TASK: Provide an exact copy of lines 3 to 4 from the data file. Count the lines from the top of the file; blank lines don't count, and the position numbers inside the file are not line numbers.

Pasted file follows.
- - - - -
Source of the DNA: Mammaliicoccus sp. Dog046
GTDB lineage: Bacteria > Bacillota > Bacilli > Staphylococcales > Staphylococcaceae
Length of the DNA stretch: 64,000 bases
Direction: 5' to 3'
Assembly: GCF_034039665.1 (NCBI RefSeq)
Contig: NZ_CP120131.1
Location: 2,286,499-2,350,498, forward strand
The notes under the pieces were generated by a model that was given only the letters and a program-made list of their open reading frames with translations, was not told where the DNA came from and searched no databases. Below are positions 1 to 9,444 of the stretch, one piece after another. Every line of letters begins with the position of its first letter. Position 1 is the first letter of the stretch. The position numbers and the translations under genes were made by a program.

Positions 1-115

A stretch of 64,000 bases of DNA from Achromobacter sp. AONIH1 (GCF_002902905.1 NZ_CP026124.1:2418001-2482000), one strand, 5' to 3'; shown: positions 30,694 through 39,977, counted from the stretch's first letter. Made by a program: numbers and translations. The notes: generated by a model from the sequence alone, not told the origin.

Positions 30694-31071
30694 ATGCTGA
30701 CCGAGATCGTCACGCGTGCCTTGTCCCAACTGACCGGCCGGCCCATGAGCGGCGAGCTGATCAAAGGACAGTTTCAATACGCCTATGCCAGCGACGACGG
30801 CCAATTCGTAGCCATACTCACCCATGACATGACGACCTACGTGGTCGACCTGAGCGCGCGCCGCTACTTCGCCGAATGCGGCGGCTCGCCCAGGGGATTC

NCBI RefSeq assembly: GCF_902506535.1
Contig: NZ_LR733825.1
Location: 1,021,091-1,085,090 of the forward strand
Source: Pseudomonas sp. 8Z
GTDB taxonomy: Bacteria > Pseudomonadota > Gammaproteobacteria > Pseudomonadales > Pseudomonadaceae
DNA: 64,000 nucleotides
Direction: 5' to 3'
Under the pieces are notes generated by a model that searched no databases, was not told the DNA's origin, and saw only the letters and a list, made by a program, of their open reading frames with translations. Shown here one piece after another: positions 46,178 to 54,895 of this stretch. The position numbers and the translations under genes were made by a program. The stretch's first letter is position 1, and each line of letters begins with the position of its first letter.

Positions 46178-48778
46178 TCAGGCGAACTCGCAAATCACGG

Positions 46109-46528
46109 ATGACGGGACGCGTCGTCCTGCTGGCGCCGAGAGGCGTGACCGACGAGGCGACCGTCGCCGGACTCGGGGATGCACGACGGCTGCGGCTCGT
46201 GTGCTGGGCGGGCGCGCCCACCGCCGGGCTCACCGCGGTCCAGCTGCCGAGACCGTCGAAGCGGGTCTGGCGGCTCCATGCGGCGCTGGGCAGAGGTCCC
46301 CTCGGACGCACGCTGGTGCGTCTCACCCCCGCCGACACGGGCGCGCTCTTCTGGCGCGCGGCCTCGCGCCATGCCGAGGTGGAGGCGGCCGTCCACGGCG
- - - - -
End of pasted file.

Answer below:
Length of the DNA stretch: 64,000 bases
Direction: 5' to 3'